The Modernism Lab has its roots in Pericles Lewis's courses on Modern British literature. In 2005, Professor Lewis received a grant from the ELI/Davis foundation to develop a website for the study of the Modern British Novel. That website became the nucleus for the Modernism Lab. Lewis's book The Cambridge Introduction to Modernism, based partly on his undergraduate teaching, became the basis for some of the first wiki entries posted on the Modernism Lab. His research has been supported by Hilles and Griswold fund grants at Yale. The first publication to grow directly out of the Modernism Lab is "Inventing Literary Modernism."
- Anthony Domestico (2011-2012)
- Tobias Boes, Editor for German Literature and Culture
Instructional Technology Group
- Ken Panko - Project Management, Instructional Design
firstname.lastname@example.org - 203.432.4585
- Yianni Yessios - Project Management, Technical Design
- Jacob Albert
- Annie Atura
- Anne Aufhauser
- Emily Cersonsky
- Michael Chan
- Patrick Clardy
- Olivia Coates
- Codi Coslet
- Samuel Cross
- Lee Dionne
- Jay Dockendorf
- Merrick Doll
- Kirsty Dootson
- Merve Emre
- Nathan Ernst
- Amy Fish
- Colleen Fleshman
- Elizabeth Freund
- Julia Galeota
- Joshua Gang
- Edgar Eduardo Garcia
- Andrew Gates
- Alex Gatlin
- Matthew Gerken
- Stephen Gilb
- Ruth Gilligan
- Charles Ginner
- Kevin Godshall
- Paul Goerhke
- Monika Grzesiak
- Len Gutkin
- Leo Hall
- Michael Hathaway
- James Heffernan
- Robert Higney
- Kira Hillman
- Steven Hobbs
- Lauren Holmes
- Qingyuan Jiang
- Daniel Jordan
- Andrew Karas
- Eike Kronshage
- Erik Larsen
- Elizabeth Legris
- Marcus Liddell
- Kenneth Ligda
- James Ross Macdonald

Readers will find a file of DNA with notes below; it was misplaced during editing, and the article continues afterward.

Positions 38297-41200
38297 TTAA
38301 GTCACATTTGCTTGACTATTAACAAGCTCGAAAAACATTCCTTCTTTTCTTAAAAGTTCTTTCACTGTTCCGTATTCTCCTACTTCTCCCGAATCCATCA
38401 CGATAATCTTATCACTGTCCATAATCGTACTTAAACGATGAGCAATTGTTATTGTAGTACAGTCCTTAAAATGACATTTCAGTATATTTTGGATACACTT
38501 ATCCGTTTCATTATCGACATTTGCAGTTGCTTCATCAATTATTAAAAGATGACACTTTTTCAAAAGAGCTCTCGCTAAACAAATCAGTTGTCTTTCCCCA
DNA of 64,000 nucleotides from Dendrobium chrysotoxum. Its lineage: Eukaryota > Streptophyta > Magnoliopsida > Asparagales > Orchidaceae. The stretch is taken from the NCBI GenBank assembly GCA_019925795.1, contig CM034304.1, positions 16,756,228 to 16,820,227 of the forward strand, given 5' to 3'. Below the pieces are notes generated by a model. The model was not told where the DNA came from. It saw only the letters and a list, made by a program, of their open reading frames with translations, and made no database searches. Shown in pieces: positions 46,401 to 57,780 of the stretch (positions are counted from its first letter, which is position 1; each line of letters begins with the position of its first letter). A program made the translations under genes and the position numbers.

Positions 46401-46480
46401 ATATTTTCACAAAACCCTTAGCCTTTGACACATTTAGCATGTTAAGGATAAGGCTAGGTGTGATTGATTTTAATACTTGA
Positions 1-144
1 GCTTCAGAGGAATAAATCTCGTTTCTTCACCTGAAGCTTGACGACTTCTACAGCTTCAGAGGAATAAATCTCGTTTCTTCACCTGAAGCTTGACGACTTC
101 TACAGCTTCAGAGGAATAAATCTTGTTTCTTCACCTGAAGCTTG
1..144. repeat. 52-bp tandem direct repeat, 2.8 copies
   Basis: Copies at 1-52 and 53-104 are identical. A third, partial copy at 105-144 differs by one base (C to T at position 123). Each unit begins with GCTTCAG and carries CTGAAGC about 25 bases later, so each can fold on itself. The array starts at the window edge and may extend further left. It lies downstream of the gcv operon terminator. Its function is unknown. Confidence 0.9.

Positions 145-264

- Laura B. Marcus
- Katherine McComic
- Anne-Marie McManus
- Alexandria Miller
- Hayley Mohr
- Anna Moser
- Mariel Osetinksy
- Emily Petermann
- Annie Pfeifer
- Natalie Prizel
- Elizabeth Pugh
- Brad Rathe
- Heather Rhoda
- Meaghan Rubsam
- Glyn Salton-Cox
- Jesse Schotter
- Michael Shapiro
- Carolyn Sinsky
- Jack Skeffington
- Aaron Steiner
- Aleksandar Stevic
- William Stewart
- William Stone
- Jessica Svendsen
- Nathan Suhr-Sytsma
- Jessica Technow
- Samantha Terkeltaub
- Olena Tsykynovska
- Noah Warren
- Christina Walter
- Robert Wiene
- Andrew Williamson
- Matthew Wilsey
- Ben Zweifach
- Tobias Boes, University of Notre Dame
- Christopher Bush, Northwestern University
- Susan Chambers, Yale University
- Sarah Cole, Columbia University
- Kevin Dettmar, Pomona College
- Jed Esty, University of Pennsylvania
- Laura Frost, The New School
- Joseph Gordon, Yale University
- Langdon Hammer, Yale University
- Eric Hayot, Pennsylvania State University
- Pericles Lewis, Yale University
- Doug Mao, Johns Hopkins University
- Jesse Matz, Kenyon College
- Barry McCrea, Yale University
- Liesl Olson, University of Chicago Society of Fellows
- Siobhan Phillips, Harvard Society of Fellows
- Jessica Pressman, Yale University